The second part of the book deals with networking and opens with a chapter dedicated to TCP/IP networking. Here we learn about the history of TCP/IP and the Internet and we see how the Internet is managed today. There’s also, naturally, some text dedicated to the TCP/IP protocols, IP addresses, DHCP, PPP, and more. Next we get juicy details on routing as the authors investigate several network protocols (RIP, RIP-2, OSPF, etc.) summarizing their major advantages and weaknesses. Since Cisco is the biggest player in the routers market, there’s no surprise there’s a part dedicated to them. If you want to learn more about network hardware, you’ll be pleased to know that the authors discuss ATM, Ethernet, frame relay, DSL and design issues you are likely to face.
One of the largest chapters of the book is dedicated to the Domain Name System (DNS). Much detail is covered here: the history of DNS, the DNS namespace, Bind sever configuration, and so on. Perhaps you want to share filesystems among computers? You’re going to use the Network File System (NFS). The authors hook you up with general information on NFS, server-side and client-side NFS, AMD, and more before moving on to discuss the sharing of system files. A properly functioning system depends on many configuration files. If you have many machines on a network it becomes difficult to manage all the configuration files by hand. The authors illustrate techniques you can use to keep your files synchronized on the network. Discussed here are NIS, NIS+ and LDAP.
When discussing e-mail, the authors provide a myriad of details on Sendmail with configuration examples, testing, debugging and spam-related features. When it comes to sendmail security we learn about ownerships, permissions, Denial of Service attacks, forgeries, etc. The more machines you have, the more problems you are likely to face. That’s exactly why the authors dedicate a chapter to network management and debugging. Discussed here are traceroute, ping, netstat, tcpdump, Ethereal, etc.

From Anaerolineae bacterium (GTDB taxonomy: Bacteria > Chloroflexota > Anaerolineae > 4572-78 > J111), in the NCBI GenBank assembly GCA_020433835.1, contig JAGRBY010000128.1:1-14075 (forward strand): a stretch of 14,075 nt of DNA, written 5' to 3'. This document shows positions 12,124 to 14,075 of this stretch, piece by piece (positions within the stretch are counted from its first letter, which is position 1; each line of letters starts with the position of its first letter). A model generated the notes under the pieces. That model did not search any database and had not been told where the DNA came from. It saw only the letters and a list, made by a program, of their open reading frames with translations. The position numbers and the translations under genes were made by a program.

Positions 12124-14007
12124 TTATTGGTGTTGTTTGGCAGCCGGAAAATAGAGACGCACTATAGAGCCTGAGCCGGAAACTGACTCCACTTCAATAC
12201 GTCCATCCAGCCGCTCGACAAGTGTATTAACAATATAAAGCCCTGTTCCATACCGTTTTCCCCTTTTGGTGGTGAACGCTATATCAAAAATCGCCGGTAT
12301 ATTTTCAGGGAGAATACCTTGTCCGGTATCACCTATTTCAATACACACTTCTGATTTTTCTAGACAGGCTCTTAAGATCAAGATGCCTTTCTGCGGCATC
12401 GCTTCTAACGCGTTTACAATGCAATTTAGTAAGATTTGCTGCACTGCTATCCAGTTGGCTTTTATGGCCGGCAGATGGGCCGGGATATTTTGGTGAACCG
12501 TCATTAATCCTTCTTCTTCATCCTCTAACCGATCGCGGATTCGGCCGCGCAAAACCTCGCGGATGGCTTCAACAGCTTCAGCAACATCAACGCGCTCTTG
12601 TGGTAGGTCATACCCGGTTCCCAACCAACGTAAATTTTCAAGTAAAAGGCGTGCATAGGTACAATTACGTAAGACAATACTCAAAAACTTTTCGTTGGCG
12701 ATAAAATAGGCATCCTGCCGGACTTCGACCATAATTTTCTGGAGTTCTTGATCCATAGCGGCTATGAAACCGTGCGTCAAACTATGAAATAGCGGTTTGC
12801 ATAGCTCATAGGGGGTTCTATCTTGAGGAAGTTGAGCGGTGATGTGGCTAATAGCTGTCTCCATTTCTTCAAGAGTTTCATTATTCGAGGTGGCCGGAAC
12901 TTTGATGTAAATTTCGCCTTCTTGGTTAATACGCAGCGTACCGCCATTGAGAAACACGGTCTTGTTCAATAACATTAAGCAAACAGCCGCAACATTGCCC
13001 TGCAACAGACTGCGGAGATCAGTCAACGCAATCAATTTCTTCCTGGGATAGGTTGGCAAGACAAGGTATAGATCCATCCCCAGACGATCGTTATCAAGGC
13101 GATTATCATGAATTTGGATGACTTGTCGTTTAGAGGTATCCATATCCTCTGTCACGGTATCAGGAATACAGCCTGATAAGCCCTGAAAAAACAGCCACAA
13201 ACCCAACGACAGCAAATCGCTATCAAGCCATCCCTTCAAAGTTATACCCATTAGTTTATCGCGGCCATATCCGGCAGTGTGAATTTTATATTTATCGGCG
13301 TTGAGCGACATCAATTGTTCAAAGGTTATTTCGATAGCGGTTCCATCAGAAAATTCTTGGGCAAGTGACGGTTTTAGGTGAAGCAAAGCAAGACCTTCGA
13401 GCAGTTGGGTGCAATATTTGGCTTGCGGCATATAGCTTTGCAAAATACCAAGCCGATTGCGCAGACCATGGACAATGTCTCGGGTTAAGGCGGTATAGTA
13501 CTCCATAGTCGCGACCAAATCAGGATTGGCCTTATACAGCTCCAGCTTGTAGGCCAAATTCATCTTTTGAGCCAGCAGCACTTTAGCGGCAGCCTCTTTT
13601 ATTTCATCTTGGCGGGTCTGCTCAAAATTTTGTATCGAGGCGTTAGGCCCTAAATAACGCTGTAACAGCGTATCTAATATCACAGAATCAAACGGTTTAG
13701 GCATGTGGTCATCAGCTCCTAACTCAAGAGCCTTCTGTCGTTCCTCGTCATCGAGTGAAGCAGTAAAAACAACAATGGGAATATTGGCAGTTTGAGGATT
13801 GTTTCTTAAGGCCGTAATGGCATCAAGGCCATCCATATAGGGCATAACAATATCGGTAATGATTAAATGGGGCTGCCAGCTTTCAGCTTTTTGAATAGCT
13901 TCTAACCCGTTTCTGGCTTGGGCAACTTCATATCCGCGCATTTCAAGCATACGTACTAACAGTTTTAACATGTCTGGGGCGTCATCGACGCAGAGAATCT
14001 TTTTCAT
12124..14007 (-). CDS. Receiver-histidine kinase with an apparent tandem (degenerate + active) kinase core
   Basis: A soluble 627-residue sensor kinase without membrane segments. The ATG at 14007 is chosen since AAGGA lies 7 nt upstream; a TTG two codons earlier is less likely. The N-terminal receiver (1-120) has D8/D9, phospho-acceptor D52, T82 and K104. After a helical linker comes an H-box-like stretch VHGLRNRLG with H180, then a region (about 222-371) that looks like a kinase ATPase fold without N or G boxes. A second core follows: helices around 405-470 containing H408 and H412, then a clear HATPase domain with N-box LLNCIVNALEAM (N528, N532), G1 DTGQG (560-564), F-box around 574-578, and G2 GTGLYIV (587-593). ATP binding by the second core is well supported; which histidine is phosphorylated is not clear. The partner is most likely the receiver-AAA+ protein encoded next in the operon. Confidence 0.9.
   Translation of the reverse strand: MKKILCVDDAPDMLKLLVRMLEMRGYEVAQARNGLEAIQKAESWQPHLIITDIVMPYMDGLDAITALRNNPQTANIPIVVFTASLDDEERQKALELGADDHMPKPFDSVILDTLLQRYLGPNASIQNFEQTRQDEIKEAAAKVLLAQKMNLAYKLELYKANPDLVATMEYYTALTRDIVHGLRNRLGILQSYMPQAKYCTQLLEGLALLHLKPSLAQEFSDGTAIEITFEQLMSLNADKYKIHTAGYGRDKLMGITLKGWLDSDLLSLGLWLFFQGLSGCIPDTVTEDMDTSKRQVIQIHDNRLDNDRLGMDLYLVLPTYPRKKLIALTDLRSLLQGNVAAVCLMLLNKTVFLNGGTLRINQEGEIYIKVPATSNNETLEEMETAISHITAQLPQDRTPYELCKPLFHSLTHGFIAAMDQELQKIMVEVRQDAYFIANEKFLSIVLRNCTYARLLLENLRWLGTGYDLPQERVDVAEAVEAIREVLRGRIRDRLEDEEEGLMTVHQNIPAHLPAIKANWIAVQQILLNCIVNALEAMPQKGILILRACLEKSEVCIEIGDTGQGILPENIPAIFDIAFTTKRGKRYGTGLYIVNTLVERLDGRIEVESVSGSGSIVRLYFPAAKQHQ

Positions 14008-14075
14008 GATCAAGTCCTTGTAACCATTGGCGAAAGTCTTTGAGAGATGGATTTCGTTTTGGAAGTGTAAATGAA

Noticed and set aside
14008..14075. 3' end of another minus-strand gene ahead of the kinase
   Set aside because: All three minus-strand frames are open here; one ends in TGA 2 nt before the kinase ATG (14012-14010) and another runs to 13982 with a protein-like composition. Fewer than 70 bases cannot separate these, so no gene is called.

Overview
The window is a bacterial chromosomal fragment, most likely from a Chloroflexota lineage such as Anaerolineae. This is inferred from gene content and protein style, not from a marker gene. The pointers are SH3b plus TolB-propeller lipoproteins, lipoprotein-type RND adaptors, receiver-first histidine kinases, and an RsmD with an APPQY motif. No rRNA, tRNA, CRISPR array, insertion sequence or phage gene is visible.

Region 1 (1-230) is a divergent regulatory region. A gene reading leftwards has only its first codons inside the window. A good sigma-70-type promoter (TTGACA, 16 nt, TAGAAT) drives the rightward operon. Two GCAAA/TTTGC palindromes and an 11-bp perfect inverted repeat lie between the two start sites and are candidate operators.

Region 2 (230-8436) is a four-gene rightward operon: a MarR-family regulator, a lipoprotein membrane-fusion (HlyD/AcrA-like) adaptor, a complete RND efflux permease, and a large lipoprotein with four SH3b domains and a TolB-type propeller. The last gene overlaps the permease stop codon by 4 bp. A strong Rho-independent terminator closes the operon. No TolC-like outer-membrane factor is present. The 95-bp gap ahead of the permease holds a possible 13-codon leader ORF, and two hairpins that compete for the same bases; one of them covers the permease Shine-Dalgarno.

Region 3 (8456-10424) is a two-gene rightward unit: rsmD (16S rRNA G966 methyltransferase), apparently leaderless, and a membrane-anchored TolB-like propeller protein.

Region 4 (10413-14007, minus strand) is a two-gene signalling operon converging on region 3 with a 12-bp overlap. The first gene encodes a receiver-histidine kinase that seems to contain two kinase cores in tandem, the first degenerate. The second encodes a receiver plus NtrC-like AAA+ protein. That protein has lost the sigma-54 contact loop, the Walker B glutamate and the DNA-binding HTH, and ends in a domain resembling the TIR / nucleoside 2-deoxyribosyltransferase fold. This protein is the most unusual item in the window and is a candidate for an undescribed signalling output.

The chapter dedicated to security addresses a wide variety of security concerns. Here you learn about security problems in the
/etc/shadow files, setuid programs, file permissions, etc. Presented are also security tools the authors deem to be important, they are: nmap, ndiff, Saint, Nessus, Tripwire, Kerberos, PGP, SSH, and others. The discussion moves on to cover firewalls and virtual private networks. To close the chapter the authors write a bit on hardened Linux distributions and give you some advice on what you can do when your site has been attacked. When it comes to the discussion of web hosting and Internet servers, the authors provide details about the web and FTP. Covered here is the installation and configuration of Apache, information on proxy servers, and other topics.
The third part of the book entitled “Bunch o’ stuff” contains exactly that – a bunch of different topics. This part kicks off with a discussion on software installation and localization where you learn about automating Linux installation, localization, keeping your systems up-to-date with rsync or rdist, package management, etc. Throughout the chapter you see distribution-specific information that should help you in getting the most out of your machine.
The chapter dedicated to printing and hardware maintenance should be interesting to all of you that are experiencing problems in these areas or need tips on how to improve. When it comes to performance analysis, you learn about what can be done to check system performance and improve it.
Windows are also mentioned in this book as the authors provide pointers on how to coexist with Windows by addressing a variety of topics that administrators face today. Some of the topics discussed here are: secure terminal emulation with SSH, dual booting, hardware tips, etc. In case you’re interested to know more about daemons, you’ll be glad to know that the authors provide an overview of the most common Linux daemons before closing the book with a chapter dedicated to policy and politics.
What I think of it
As the authors note, this book is not about how to run Linux at home – it describes the use of Linux in production environments. Therefore this book is not intended for novice users but for the intermediate to advanced audience.
At the end of every chapter you find a list of recommended reading as well as clever exercises, which you can use to test your knowledge. Throughout the book you find references to other parts of the book, which makes it a perfect reference guide.
If you’re serious about Linux system administration, you want this book.